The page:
Straight and symmetrical posture. It keeps your weight equally distributed across your body. This signifies different things based on your position.

Good Standing Posture

stinging posture guidelines

A neutral standing posture refers to your core (trunk/abdomen), your head, and your pelvis being vertically aligned. When you stand, your knees should be straight and forward-pointing, but not locked, and your weight should be evenly distributed between both feet. Your shoulders are lowered but stay (not up by your ears). In a neutral stance, your chin should be elevated to avoid a downward tilt. The position on your knees must be slightly bent not tight and hyperextended. keep the feet a little less than shoulder-width apart. Also, keep your feet flat on the floor.

This neutral positioning is excellent because it enables correct muscular contraction during movement. Additionally, neutral posture distributes your body weight evenly across your skeleton, minimizing stress on any one joint, muscle, tendon, or ligament.

Good Sitting Posture

sitting posture guidelines

When seated in a chair, particularly a work chair where you will be typing or using a computer, your arms and thighs should create right angles. This requires that your feet remain flat on the ground and that your thighs and forearms remain parallel to the floor. Your spine should be straight, not saggy, and your head should be in a neutral posture (with your chin up; not with your neck craning forward to see the computer screen). Supportive seats, such as ergonomic desk chairs, are an excellent method to maintain a neutral sitting position while working.

Good Lying or Sleeping Position

best lying posture

When you’re lying in bed, you’re likely to have a preference that seems natural to you. The majority of individuals prefer to sleep on their sides. The National Sleep Foundation, on the other hand, advocates sleeping on your back whenever possible to preserve a neutral spine. Some additional tips,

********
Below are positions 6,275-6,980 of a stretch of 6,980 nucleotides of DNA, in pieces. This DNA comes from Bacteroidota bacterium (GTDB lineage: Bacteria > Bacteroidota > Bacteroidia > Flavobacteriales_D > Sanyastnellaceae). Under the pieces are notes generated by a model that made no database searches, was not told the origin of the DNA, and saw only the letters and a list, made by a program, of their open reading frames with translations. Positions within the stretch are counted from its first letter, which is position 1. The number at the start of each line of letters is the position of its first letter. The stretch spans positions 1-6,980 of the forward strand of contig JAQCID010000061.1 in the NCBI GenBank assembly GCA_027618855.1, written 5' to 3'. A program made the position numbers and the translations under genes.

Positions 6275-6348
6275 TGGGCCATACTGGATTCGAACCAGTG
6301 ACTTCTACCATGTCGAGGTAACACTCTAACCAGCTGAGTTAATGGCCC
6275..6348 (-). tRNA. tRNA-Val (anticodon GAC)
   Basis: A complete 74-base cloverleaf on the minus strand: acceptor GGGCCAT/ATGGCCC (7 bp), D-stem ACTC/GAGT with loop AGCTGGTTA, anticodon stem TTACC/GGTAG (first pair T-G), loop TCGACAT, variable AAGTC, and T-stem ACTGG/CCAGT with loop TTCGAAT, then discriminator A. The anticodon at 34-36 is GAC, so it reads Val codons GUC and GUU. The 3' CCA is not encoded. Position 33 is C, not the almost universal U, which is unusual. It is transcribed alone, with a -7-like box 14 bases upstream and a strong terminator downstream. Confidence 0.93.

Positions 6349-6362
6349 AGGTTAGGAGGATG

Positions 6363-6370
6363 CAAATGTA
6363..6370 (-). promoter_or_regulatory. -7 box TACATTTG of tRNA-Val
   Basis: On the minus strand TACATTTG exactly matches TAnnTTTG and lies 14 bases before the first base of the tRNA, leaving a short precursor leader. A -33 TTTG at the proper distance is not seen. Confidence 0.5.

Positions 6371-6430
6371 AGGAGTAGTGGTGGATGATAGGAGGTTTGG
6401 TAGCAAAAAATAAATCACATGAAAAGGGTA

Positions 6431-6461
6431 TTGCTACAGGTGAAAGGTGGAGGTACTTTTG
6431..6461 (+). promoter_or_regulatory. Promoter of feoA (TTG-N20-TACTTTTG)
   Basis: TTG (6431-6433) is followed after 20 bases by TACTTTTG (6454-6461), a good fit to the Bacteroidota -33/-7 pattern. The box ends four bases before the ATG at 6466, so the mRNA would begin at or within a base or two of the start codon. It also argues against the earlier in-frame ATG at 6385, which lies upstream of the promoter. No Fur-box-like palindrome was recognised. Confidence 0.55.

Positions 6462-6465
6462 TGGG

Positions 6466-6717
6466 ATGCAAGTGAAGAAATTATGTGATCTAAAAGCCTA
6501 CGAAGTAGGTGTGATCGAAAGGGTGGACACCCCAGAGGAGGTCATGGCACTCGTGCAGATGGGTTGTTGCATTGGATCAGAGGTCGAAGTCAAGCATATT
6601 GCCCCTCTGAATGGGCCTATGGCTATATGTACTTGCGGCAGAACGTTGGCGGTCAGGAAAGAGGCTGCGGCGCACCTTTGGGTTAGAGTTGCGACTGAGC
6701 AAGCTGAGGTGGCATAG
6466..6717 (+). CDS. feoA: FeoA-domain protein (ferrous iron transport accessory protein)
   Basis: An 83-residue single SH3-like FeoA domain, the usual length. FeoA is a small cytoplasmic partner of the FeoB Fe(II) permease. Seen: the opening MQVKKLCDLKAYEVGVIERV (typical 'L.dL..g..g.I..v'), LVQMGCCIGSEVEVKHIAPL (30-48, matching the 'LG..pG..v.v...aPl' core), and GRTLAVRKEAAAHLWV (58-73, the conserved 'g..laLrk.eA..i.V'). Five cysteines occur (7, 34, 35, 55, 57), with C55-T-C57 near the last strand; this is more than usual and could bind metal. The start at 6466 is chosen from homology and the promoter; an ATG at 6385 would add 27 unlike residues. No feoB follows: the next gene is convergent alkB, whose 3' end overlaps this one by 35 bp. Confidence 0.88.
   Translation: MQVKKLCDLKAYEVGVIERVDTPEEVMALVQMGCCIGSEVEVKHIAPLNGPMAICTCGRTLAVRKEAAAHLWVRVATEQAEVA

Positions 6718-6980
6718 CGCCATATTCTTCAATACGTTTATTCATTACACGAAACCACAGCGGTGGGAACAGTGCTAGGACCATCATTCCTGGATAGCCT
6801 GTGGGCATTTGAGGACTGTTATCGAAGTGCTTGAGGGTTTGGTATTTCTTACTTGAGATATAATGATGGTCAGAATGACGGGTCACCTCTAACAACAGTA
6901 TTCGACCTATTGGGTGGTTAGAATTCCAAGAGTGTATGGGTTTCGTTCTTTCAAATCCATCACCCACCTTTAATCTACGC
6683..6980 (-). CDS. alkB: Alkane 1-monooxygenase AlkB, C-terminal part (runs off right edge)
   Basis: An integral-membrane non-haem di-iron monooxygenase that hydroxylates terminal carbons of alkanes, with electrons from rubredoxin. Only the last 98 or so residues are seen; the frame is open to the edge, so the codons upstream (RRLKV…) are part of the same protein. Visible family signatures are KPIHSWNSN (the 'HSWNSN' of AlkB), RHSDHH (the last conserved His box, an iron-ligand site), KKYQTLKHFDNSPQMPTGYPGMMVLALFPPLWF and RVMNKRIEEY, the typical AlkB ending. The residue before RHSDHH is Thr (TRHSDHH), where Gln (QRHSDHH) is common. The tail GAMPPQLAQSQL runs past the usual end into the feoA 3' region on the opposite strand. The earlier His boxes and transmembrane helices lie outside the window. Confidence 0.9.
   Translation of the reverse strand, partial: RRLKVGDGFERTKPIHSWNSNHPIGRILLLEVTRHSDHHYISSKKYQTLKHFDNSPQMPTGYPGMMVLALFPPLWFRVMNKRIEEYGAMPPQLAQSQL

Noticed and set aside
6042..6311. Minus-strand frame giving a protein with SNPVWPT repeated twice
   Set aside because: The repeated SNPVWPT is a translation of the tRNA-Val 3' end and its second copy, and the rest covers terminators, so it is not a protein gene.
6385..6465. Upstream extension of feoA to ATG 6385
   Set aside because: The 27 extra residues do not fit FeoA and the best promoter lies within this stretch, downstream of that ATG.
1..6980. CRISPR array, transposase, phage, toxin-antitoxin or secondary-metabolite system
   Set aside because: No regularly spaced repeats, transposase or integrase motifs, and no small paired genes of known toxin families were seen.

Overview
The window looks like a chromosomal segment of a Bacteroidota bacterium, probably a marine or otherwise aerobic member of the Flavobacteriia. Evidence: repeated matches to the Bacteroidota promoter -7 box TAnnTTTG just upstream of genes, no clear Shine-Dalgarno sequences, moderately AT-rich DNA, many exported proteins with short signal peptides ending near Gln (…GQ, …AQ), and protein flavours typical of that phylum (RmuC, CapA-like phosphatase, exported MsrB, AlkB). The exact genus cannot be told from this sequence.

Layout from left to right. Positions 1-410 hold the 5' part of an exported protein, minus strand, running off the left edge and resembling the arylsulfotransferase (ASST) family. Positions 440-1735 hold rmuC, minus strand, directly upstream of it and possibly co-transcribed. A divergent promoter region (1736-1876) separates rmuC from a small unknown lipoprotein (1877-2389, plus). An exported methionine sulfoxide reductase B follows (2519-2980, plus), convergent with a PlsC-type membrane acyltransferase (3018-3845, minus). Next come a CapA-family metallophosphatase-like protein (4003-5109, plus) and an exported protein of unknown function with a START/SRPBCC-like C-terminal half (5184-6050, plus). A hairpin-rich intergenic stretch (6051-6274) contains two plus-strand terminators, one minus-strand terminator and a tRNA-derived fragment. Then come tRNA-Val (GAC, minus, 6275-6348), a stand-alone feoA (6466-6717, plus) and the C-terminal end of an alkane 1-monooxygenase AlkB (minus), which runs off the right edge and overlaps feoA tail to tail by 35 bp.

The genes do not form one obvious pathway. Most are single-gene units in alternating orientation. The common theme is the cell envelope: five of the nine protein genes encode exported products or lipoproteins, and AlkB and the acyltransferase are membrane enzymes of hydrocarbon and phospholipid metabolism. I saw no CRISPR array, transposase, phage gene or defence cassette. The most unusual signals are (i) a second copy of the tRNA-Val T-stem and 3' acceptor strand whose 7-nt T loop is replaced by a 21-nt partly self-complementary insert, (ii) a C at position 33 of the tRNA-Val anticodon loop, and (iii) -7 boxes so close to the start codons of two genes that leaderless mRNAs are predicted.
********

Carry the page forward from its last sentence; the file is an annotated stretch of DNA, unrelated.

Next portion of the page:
• As much as possible, sleep in a posture that maintains the curvature in your back.
  • Avoid sleeping on your stomach, particularly if your mattress is sagging.
  • Choose a firm mattress and box spring combination that will not sag.
  • Consider sleeping with back support (lumbar support) to improve your comfort.

Need more tips for a better goodnight’s sleep? Read our article for some amazing tips.

Good Walking & Running Posture

walking posture

While walking, your hips should remain as level as possible, maintain a firm core, but avoid tucking your tailbone under or sticking your belly out and arching your back.

Avoid slouching too. To minimize back and shoulder discomfort while walking or standing, keep your shoulders down and back and focus on maintaining your spine extended. Rather than landing flat-footed with a thud, you should be rolling from your heel to your toe as you walk. Also, avoid extending your leg too far out in front of you. This increases the impact on your joints and causes you to move more slowly. If you want to limit your chance of injury, you should use a smooth, quiet stride rather than bouncing or lumbering along. Take care not to stroll in the incorrect shoes.


But if your posture isn’t great? Try redesigning your environment with the following methods mentioned below.

posture image guide

1. Be Mindful Of Your Posture.

Maintain an awareness of your posture when performing daily tasks such as watching television, dishwashing, or walking. Use your imagination to maintain a sturdy body alignment. Pretend a string is reaching from the top of your head into the air. To keep the head up and shoulders, hips, knees, and ankle straight imagine someone pulling on the thread. While sitting on a chair for office work or using your cellphone, adjust your screen or cellphone so it’s at or slightly below eye level to avoid straining your back muscles.

2. Getting Enough Support. 

Sit with proper support for the buttocks, back, and thighs. If required, place a small pillow behind the back and align the hips and thighs with the floor. While sleeping, if prefer sleeping on your side, use proper neck support and also keep a pillow between the legs.

3. Maintain a Healthy Weight.

Carrying an excessive amount of weight can put additional strain on the muscles and cause the body to get out of alignment as per research.